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**Finding the components of an acceleration vector**

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**Finding the components of an acceleration vector**

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**If the angle is given with respect to the y-axis, “opposite” and “adjacent” are switched:**

C1x= - C1sin φ (x-comp. is opposite); negative by inspection C1y = - C1 cos φ (y-comp. is adjacent); negative by inspection φ = tan-1 (|C1x |/|C1y|). Answer D

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**In what quadrant is vector , for purposes of finding components and θ?**

1st 2nd 3rd 4th Both 2nd and 4th Answer D

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**What are the x- and y-components Cx and Cy of vector ?**

Cx = 1 cm, Cy = –1 cm Cx = –3 cm, Cy = 1 cm Cx = –2 cm, Cy = 1 cm Cx = –4 cm, Cy = 2 cm Cx = –3 cm, Cy = –1 cm Answer D

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**Angle φ that specifies the direction of is given by**

tan–1(F1y /F1x) tan–1(|F1y |/|F1x|) tan–1(F1x /F1y) tan–1(|F1x |/|F1y|) φ Answer D

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Tilted axes Often it is convenient to use a tilted axis system (to represent an object on an incline for example). The axes stay perpendicular to each other. The components correspond to axes, not to “horizontal and vertical” so they are also tilted. The gravitational force always points in the “true vertical” direction.

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Tilted axes Often it is convenient to use a tilted axis system (to represent an object on an incline for example). The axes are always perpendicular to each other. The components correspond to axes, not to “horizontal and vertical” so they are also tilted. The gravitational force always points in the “true vertical” direction, regardless of axis orientation.

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**To find components of a vector parallel and perpendicular to an inclined surface, as shown in (a):**

Draw a set of coordinate axes so that one axis (usually x) is parallel and the other is perpendicular to the surface. Place the tail of the vector at the origin of the axes. Draw components parallel to each axis as shown in (b). Ax = A cos Ay = A sin Note that is defined relative to the tilted x-axis and not to “horizontal”

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**Finding the force perpendicular to a surface**

A horizontal force, F, of 10 Newtons is applied to an object on a surface inclined at a 20° angle (object not pictured). Draw the component of the force vector which is perpendicular to the surface and find its magnitude. Inclined surface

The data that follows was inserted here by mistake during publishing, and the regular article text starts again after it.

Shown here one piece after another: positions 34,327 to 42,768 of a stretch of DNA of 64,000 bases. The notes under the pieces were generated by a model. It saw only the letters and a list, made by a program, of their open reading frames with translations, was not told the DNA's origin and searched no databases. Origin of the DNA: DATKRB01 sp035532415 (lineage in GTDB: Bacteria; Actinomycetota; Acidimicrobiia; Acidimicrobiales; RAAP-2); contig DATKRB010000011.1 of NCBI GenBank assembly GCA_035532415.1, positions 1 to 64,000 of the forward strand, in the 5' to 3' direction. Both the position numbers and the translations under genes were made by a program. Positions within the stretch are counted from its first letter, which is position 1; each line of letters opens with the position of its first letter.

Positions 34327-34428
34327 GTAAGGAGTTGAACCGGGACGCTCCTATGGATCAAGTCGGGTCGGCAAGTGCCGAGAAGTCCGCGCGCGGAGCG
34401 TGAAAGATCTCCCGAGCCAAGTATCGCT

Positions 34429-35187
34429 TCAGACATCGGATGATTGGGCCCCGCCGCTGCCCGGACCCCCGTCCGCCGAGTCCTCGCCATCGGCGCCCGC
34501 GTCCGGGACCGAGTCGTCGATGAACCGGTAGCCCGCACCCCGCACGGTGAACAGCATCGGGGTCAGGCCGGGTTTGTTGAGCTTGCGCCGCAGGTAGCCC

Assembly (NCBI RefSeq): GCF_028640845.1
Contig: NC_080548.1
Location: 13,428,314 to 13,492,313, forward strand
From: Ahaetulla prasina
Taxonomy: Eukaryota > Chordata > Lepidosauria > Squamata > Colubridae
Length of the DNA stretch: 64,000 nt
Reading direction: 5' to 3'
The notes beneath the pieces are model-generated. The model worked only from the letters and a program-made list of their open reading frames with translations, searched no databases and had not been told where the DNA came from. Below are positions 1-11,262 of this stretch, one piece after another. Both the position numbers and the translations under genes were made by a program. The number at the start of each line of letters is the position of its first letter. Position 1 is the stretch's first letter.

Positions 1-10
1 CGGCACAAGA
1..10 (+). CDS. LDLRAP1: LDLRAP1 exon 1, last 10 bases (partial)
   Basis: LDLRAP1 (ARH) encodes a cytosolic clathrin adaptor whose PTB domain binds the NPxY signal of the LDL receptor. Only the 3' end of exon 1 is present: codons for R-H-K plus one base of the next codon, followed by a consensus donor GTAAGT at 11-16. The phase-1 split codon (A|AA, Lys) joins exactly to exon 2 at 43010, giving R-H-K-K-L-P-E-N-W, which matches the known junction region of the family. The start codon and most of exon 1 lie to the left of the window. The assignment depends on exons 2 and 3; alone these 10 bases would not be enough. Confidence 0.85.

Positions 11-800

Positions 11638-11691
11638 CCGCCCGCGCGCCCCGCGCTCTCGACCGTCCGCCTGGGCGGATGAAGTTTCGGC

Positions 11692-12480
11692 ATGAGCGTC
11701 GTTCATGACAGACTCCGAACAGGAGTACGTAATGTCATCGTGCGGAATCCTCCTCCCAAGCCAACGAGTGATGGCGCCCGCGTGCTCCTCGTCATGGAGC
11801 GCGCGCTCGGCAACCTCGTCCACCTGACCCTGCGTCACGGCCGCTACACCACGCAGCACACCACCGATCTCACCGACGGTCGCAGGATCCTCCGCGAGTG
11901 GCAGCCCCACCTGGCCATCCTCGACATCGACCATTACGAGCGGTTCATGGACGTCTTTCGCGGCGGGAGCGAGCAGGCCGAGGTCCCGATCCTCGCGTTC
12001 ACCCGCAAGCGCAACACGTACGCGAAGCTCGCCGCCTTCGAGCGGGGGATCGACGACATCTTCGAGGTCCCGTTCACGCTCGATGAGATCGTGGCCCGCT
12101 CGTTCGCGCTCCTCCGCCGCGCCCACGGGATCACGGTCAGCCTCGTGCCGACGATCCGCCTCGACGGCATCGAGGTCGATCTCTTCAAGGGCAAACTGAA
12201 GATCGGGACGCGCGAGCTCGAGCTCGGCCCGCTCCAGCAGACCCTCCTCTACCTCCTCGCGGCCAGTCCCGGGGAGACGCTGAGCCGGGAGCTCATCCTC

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**Finding the force perpendicular to a surface**

In this case the coordinate axes are drawn right on the inclined surface. The y- axis is perpendicular to the inclined surface.

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Example: EOC #47 A foot ball player runs the pattern shown by the 3 displacement vectors A, B and C. The magnitudes of these vectors are A = 5.00 m, B = 15.0 m and C = 18.0 m. Find the magnitude and direction of the resultant vector.

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Example: EOC #52 Two geological field teams are working in a remote area. A global positioning system (GPS) tracker at their base camp shows the location of the first team as 38 km away, 19° north of west, and the second team as 29 km away, 35° east of north. When the first team uses its GPS to check the position of the second team, what does the GPS give for the distance between the teams and direction,θ, measured from due east? q Second team Base camp E (x) N (y) W 19° 35° A B = A + C C First team

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Graph of a line The vertical axis value comes first when naming graphs: i.e. this is a position vs time. The standard format is: y = mx + b, where m is the slope and b is the y-intercept. Note that the normal variable for position is x and the quantity on the horizontal axis is time (t) in which case the equation format is: x = mt + b

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**Graph of a line m = “rise over run”, in this case Δx/Δt, where:**

Δx = x2-x1 and Δt = t2-t1 for any two points on the line. Note that the slope has units, in this case: Δx/Δt = 8m/2s = +4 m/s. In this case the slope has units of velocity and represents the velocity of the object being graphed.

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**Graph of a line Find the equation of a line if you know 2 points:**

use Δx/Δt to find m substitute the values of one of the points into the equation to find b: x1 = mt1 + b b = x1 – mt1 or b = x2 – mt2

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Equation of a line What is the equation of this velocity vs time graph? What are the units of the slope? v = 6 (m/s2) t + 5m/s or v = 6t + 5